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30 April 2012 Data-driven approach to dynamic visual attention modelling
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Abstract
Visual attention deployment mechanisms allow the Human Visual System to cope with an overwhelming amount of visual data by dedicating most of the processing power to objects of interest. The ability to automatically detect areas of the visual scene that will be attended to by humans is of interest for a large number of applications, from video coding, video quality assessment to scene understanding. Due to this fact, visual saliency (bottom-up attention) models have generated significant scientific interest in recent years. Most recent work in this area deals with dynamic models of attention that deal with moving stimuli (videos) instead of traditionally used still images. Visual saliency models are usually evaluated against ground-truth eye-tracking data collected from human subjects. However, there are precious few recently published approaches that try to learn saliency from eyetracking data and, to the best of our knowledge, no approaches that try to do so when dynamic saliency is concerned. The paper attempts to fill this gap and describes an approach to data-driven dynamic saliency model learning. A framework is proposed that enables the use of eye-tracking data to train an arbitrary machine learning algorithm, using arbitrary features derived from the scene. We evaluate the methodology using features from a state-of-the art dynamic saliency model and show how simple machine learning algorithms can be trained to distinguish between visually salient and non-salient parts of the scene.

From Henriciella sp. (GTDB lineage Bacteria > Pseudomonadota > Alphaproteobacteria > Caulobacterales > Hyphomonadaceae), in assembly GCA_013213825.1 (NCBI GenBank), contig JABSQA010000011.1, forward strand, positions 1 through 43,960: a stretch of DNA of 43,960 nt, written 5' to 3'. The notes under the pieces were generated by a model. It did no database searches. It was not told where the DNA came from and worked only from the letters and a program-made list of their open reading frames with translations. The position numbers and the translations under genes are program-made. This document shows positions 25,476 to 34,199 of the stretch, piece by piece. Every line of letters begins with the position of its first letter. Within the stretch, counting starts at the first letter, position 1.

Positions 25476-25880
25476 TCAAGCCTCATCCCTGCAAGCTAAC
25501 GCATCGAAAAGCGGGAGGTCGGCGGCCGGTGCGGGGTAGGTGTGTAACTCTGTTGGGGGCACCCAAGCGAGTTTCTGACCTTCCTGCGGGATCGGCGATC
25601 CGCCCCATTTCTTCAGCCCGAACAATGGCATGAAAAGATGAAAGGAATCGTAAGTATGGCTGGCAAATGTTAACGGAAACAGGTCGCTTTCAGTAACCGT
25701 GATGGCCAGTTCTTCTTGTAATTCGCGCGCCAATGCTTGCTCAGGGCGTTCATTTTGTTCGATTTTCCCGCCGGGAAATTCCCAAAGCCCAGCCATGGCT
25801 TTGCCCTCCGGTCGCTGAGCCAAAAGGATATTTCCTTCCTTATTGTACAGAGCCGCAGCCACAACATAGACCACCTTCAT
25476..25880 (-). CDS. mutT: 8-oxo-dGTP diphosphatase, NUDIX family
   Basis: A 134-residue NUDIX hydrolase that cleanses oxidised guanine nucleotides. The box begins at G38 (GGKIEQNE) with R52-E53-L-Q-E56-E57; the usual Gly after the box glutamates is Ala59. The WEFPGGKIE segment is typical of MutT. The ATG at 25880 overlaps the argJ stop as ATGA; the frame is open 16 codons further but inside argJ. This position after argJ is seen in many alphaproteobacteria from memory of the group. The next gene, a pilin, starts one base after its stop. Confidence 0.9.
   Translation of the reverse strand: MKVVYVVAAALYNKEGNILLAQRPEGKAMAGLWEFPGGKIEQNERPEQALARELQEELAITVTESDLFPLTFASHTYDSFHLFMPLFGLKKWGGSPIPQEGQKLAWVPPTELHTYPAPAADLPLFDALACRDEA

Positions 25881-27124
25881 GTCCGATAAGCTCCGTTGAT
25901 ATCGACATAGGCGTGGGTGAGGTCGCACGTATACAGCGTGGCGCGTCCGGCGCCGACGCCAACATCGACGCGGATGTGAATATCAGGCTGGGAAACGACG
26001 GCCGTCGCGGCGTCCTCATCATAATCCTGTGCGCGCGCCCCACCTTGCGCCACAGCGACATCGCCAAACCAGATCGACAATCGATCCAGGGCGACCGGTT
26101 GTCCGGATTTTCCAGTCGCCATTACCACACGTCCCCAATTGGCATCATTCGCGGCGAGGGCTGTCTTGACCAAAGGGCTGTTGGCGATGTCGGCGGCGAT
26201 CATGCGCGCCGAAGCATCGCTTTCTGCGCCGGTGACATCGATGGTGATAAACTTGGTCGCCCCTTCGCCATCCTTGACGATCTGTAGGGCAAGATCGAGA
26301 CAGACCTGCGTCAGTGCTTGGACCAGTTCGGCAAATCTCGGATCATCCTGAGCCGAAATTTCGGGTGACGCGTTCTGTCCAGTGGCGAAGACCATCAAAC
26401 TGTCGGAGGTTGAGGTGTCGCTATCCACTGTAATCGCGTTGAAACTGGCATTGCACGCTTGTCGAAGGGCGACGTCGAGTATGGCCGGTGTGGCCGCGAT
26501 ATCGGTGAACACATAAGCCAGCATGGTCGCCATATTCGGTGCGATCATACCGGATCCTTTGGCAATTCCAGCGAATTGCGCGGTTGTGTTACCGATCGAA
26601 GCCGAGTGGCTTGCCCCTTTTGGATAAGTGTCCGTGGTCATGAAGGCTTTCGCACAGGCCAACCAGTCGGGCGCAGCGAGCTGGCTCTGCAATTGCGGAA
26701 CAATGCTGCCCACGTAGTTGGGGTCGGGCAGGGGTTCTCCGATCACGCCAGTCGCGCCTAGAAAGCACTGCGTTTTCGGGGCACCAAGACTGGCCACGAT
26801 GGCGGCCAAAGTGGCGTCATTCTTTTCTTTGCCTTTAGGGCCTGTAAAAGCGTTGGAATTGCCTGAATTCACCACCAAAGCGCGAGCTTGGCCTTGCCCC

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Dubravko Culibrk, Srdjan Sladojevic, Nicolas Riche, Matei Mancas, and Vladimir Crnojevic "Data-driven approach to dynamic visual attention modelling", Proc. SPIE 8436, Optics, Photonics, and Digital Technologies for Multimedia Applications II, 84360N (30 April 2012); https://doi.org/10.1117/12.923559
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